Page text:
Does My Healthcare Insurance Cover Couples Counseling?
If you’re seeking help for a troubled relationship (marriage, engagement, committed dating) be aware that this will be considered your “diagnosis.” The diagnosis code “Z63.0 Partner Relational Problem” will appear on the receipt that you will submit to your insurance company for reimbursement.
Insurance companies only pay for treatments that are “medically necessary.” You must receive a specific diagnosis of a mental health disorder (e.g., depression, anxiety, OCD, etc.) that is negatively affecting your health on a day-to-day basis. Most relationship problems are not mental health disorders.
Be savvy as you research this matter. You are expected to understand what your health insurance policy covers and what it does not cover. Many policies state that they will pay only for treatment considered to be “medically necessary.” They have the right to withhold payment if a treatment is considered outside the scope of coverage. It’s like trying to get your dental insurance to cover cosmetic whitening or veneers. It is not going to happen. Insurance companies view the treatment of relationship problems much in the same way that they view cosmetic procedures: it may be greatly beneficial, but it isn’t “medically necessary.”
What If I Get a Diagnosis?
If you have symptoms consistent with a mental health diagnosis, the treatment will focus on the mental health disorder and not on the relationship. The other person (your partner) will attend the sessions solely in support of you, for counseling that is focused on your mental health disorder. Obviously, no marriage counseling is possible under this scenario, and it is unethical to call it anything else just to make it medically necessary. To do so would be committing insurance fraud.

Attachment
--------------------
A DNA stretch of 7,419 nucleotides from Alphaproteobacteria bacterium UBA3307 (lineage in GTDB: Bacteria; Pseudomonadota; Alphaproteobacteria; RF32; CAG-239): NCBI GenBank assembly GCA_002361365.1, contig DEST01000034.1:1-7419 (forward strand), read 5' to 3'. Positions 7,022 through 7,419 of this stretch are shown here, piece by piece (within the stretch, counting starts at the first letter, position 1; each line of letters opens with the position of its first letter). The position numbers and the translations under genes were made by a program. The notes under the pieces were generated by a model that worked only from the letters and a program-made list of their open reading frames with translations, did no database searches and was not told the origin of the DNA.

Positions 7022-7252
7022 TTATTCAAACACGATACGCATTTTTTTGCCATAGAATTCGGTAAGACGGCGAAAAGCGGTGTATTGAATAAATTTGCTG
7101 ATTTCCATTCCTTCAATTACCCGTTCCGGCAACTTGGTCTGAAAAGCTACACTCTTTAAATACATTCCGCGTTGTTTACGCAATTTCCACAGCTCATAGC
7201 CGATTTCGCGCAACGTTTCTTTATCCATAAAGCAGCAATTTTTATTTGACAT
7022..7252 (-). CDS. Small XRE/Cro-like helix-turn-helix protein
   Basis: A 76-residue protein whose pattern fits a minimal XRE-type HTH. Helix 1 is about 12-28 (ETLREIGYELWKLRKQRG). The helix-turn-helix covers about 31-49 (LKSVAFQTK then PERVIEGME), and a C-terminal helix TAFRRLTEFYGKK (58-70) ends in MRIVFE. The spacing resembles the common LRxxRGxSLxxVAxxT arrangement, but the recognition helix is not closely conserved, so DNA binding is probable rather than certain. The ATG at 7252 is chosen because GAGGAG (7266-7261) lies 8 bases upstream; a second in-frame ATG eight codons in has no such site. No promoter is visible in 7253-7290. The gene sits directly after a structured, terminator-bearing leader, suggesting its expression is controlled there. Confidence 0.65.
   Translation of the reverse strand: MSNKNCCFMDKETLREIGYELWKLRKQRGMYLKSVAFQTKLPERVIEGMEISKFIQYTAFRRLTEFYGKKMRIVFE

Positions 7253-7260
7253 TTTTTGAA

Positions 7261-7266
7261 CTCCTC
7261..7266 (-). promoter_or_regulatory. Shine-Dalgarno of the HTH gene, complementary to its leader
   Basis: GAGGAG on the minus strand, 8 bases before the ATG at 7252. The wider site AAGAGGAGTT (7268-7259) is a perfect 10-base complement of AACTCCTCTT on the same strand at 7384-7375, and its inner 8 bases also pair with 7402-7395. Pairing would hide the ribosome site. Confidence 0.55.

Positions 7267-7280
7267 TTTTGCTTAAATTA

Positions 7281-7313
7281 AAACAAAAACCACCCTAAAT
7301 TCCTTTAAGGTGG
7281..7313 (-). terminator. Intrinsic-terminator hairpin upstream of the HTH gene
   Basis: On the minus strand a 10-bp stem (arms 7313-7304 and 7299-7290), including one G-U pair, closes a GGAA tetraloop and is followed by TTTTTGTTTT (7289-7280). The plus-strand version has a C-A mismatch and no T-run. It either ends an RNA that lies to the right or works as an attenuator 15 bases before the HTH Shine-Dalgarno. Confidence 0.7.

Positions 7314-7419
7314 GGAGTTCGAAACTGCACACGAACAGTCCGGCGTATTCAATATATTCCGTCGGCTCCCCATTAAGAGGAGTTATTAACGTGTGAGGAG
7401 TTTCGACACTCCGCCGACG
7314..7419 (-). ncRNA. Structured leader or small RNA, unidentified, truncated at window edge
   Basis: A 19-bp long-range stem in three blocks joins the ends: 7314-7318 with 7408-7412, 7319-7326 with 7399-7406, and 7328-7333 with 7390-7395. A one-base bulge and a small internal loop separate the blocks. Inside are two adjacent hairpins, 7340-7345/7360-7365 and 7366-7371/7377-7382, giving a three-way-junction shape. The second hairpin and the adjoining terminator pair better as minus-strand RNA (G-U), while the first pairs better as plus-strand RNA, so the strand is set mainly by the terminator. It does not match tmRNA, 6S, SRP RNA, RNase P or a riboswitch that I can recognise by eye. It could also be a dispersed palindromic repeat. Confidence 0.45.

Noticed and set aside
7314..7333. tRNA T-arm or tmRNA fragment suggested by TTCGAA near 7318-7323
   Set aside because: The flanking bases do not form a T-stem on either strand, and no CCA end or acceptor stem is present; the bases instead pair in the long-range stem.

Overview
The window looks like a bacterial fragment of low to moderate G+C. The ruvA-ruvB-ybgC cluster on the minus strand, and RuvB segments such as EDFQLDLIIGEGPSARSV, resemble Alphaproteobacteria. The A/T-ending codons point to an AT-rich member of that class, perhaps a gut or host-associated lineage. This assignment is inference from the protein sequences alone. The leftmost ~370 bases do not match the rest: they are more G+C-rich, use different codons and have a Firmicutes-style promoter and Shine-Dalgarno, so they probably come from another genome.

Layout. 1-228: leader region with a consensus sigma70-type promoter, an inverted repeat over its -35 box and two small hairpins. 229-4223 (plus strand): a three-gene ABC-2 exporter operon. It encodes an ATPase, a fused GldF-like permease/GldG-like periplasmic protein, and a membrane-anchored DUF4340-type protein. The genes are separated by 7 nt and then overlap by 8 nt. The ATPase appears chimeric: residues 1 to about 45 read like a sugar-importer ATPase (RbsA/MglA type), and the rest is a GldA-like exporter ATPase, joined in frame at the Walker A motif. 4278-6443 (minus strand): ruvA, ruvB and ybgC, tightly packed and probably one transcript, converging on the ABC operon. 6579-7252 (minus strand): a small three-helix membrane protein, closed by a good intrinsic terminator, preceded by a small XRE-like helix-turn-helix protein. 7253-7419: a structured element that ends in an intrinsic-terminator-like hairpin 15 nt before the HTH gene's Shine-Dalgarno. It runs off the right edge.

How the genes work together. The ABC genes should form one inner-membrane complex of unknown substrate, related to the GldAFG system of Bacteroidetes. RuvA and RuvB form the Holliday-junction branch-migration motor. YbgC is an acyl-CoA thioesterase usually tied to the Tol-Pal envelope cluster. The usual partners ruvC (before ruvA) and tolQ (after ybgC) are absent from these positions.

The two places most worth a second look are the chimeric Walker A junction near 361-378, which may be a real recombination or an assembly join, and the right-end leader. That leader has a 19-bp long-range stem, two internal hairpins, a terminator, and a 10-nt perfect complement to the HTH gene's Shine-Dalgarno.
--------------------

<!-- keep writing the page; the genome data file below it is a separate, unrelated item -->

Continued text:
What Are the Drawbacks of a Diagnosis?
Anything that is part of your treatment becomes a permanent part of your healthcare record. When you apply for new health insurance, life insurance, and many types of jobs, you may be asked to provide an authorization to release information to view your entire medical record. With health care reform, being denied coverage due to a preexisting condition is less of an issue; however, insurance companies can charge much higher premiums if you have ever been treated for a mental health disorder.
The mental health diagnosis is not the only thing that becomes part of your file. Insurance companies require treatment plans, progress reports, and all of your personal information to determine medical necessity and what, if anything, they will cover. These details about your treatment should be private, but instead they will be open and available to anyone with access. This could include potential employers. It is reported that the average insurance claim passes through and is viewed by 14 people while it is being processed.
What Else Can I Do?
- Check if your insurance will reimburse you for out-of-network providers (see the information about out-of-network on this page.)
- Use pre-tax dollars in your Health Savings Account (HSA) or Flexible Spending Accounts (FSA) to pay for therapy. Dr. Z accepts all HSA and FSA cards with major credit card logos on them. Please note that the same rules for coverage may apply to HSA and FSA account: check with your insurance company before you begin using them for treatment other than “medically necessary,” i.e. for relationship counseling.